Tuesday, February 9, 2016

Tree damage

Folks at the Morris Arboretum are doing what the rest of us are - surveying the damage of the recent winter storms, cleanly sawing broken branches and hauling away what's fallen on the ground. Readers are worried about their trees and shrubs. How about a 40-year-old Japanese maple that was bent to the ground? Long-growing vines that were ripped away from the walls they've been climbing for decades? The good news is that all these things are extremely resiliant and given time, will likely pop back up or attach to the wall. The Japanese maple is already upright. My Colorado blue spruce was so weighed down with heavy snow, I worried the branches would snap. I gently nudged the snow off with a broom and am happy to report that the branches look OK - not great, but not hanging down, either. This photo was taken at the arboretum more than a week ago. Many paths weren't even cleared yet and staff was just taking away damaged branches. A radio report this morning lamented the damage to cherry trees in Washington. Already people are talking about the cherry blossoms which can only mean one thing: No matter the damage, no matter what else we have to endure in the remaining weeks of winter, spring is coming. Bet you can't wait.

Tree damage

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Rosa 'All Ablaze' blazes cherry red in Burke Brothers' Tuscany exhibit, accenting classic Italian elements with bright flowers. (Ron Tarver / Staff photographer)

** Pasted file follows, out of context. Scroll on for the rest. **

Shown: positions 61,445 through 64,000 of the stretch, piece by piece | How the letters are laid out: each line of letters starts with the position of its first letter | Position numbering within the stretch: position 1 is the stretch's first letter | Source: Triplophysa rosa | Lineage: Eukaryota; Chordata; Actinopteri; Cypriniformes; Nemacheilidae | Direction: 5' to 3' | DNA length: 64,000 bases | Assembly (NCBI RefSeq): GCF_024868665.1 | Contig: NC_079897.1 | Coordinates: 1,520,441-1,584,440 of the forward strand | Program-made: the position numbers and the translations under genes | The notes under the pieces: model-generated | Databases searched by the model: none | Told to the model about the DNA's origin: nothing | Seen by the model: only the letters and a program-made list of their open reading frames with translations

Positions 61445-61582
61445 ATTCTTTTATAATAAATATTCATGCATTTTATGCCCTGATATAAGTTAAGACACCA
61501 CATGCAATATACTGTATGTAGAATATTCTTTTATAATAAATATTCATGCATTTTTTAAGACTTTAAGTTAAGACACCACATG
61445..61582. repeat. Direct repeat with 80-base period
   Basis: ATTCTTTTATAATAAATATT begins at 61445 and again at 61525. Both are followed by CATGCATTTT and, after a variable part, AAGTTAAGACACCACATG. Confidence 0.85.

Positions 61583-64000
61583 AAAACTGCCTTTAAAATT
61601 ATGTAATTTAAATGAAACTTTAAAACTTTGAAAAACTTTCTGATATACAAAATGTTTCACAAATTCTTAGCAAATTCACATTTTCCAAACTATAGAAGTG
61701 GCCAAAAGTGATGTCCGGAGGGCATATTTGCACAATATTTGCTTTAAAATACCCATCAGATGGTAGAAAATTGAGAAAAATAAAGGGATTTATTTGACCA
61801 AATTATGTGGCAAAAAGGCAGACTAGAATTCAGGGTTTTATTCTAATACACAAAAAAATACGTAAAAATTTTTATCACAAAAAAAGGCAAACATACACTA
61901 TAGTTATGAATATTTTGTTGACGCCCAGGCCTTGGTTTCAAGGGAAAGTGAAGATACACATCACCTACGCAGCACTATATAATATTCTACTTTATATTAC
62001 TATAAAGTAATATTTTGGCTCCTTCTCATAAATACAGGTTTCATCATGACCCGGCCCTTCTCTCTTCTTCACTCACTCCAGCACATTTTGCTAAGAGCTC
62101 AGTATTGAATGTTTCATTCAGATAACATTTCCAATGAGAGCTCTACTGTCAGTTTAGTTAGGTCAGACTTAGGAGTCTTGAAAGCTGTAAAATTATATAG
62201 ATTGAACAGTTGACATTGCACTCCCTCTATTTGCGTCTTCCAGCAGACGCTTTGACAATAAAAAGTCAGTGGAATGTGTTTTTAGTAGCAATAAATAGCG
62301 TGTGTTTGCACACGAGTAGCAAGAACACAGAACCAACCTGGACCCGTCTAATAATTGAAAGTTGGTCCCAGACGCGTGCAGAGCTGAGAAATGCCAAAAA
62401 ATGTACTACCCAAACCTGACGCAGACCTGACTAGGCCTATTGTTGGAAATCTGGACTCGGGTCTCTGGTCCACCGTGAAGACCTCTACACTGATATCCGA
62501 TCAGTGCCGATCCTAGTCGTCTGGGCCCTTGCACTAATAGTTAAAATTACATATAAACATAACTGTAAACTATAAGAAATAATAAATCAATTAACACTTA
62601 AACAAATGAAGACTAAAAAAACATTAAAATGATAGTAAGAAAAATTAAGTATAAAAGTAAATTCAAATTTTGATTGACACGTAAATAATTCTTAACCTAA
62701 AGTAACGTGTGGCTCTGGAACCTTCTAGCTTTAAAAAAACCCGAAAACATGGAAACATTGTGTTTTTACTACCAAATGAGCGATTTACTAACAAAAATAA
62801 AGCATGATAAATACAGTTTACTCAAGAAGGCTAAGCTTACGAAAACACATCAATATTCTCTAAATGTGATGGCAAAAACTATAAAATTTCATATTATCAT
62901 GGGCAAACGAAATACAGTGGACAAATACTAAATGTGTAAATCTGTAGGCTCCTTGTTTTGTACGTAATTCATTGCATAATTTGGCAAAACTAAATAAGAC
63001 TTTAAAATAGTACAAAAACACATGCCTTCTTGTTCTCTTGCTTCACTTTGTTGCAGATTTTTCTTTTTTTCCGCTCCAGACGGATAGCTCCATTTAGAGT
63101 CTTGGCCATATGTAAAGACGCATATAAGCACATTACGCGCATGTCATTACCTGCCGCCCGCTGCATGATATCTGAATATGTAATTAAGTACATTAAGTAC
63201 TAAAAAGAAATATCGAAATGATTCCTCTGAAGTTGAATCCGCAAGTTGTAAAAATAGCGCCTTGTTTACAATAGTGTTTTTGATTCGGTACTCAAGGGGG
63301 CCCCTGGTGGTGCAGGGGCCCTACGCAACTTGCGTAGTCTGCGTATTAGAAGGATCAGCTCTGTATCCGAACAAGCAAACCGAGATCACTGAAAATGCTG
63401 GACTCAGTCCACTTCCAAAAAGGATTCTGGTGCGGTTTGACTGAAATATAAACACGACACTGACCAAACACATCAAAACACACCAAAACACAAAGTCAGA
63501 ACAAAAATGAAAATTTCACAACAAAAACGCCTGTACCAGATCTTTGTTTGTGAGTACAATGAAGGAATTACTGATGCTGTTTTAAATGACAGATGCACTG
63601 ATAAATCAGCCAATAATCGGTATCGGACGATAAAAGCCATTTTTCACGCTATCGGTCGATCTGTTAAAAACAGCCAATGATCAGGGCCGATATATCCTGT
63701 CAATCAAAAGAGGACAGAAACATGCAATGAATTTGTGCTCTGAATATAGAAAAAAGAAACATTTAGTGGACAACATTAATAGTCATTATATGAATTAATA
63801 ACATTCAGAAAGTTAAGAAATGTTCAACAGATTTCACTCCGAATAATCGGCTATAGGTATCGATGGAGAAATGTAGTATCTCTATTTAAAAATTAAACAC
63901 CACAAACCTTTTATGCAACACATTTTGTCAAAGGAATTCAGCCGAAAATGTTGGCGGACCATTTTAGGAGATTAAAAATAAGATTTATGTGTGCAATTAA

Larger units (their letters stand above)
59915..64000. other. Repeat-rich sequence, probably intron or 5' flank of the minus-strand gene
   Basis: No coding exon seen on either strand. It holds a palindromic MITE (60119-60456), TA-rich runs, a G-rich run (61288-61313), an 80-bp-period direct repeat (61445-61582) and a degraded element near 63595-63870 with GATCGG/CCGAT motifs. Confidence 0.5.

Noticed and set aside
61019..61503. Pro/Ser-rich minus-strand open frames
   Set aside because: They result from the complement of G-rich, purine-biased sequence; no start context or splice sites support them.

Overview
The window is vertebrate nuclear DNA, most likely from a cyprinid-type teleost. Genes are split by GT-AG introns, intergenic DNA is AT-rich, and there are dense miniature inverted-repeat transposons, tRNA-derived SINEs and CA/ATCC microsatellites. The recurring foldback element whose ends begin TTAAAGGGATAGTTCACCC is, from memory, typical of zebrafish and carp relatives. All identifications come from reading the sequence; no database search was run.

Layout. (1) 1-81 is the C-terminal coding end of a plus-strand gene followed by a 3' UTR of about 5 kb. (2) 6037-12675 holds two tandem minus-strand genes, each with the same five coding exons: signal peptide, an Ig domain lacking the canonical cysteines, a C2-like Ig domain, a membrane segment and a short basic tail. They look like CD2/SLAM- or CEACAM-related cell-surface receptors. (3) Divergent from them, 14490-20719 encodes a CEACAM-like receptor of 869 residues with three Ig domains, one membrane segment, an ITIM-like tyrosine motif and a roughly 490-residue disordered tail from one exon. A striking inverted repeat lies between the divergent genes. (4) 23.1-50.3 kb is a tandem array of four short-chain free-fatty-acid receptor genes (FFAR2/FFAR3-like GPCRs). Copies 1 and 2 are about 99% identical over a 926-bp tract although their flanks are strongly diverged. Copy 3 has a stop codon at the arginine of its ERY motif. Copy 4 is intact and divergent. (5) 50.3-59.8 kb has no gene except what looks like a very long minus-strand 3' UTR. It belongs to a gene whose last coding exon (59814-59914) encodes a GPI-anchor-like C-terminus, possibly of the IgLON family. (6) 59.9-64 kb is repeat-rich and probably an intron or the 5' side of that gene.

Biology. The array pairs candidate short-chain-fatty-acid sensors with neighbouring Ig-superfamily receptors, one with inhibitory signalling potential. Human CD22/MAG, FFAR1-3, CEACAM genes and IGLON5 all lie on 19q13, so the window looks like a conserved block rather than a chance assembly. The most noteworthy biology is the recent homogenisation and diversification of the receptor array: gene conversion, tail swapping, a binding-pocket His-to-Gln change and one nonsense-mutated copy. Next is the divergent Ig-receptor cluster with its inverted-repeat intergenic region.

Rosa 'All Ablaze' blazes cherry red in Burke Brothers' Tuscany exhibit, accenting classic Italian elements with bright flowers. (Ron Tarver / Staff photographer)

Folks at the Morris Arboretum are doing what the rest of us are - surveying the damage of the recent winter storms, cleanly sawing broken branches and hauling away what's fallen on the ground. Readers are worried about their trees and shrubs. How about a 40-year-old Japanese maple that was bent to the ground? Long-growing vines that were ripped away from the walls they've been climbing for decades? The good news is that all these things are extremely resiliant and given time, will likely pop back up or attach to the wall. The Japanese maple is already upright. My Colorado blue spruce was so weighed down with heavy snow, I worried the branches would snap. I gently nudged the snow off with a broom and am happy to report that the branches look OK - not great, but not hanging down, either. This photo was taken at the arboretum more than a week ago. Many paths weren't even cleared yet and staff was just taking away damaged branches. A radio report this morning lamented the damage to cherry trees in Washington. Already people are talking about the cherry blossoms which can only mean one thing: No matter the damage, no matter what else we have to endure in the remaining weeks of winter, spring is coming. Bet you can't wait. 

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About this blog
Ginny Smith, a Philadelphia native, joined the Inquirer at 1985. After stints as both reporter and editor in the city and suburbs, she’s been happily writing – and learning - about gardening full time since 2006. She’s won two silver medals of achievement from the national Garden Writers Association and in 2011, Bartram’s Garden honored her with its Green Exemplar award for her stories about “the region’s deeply rooted horticultural history, cultural attractions and bountiful gardens.” She plays in her own – mostly - bountiful garden in East Falls. Reach Virginia A. at vsmith@phillynews.com .

Virginia A. Smith Inquirer Staff Writer
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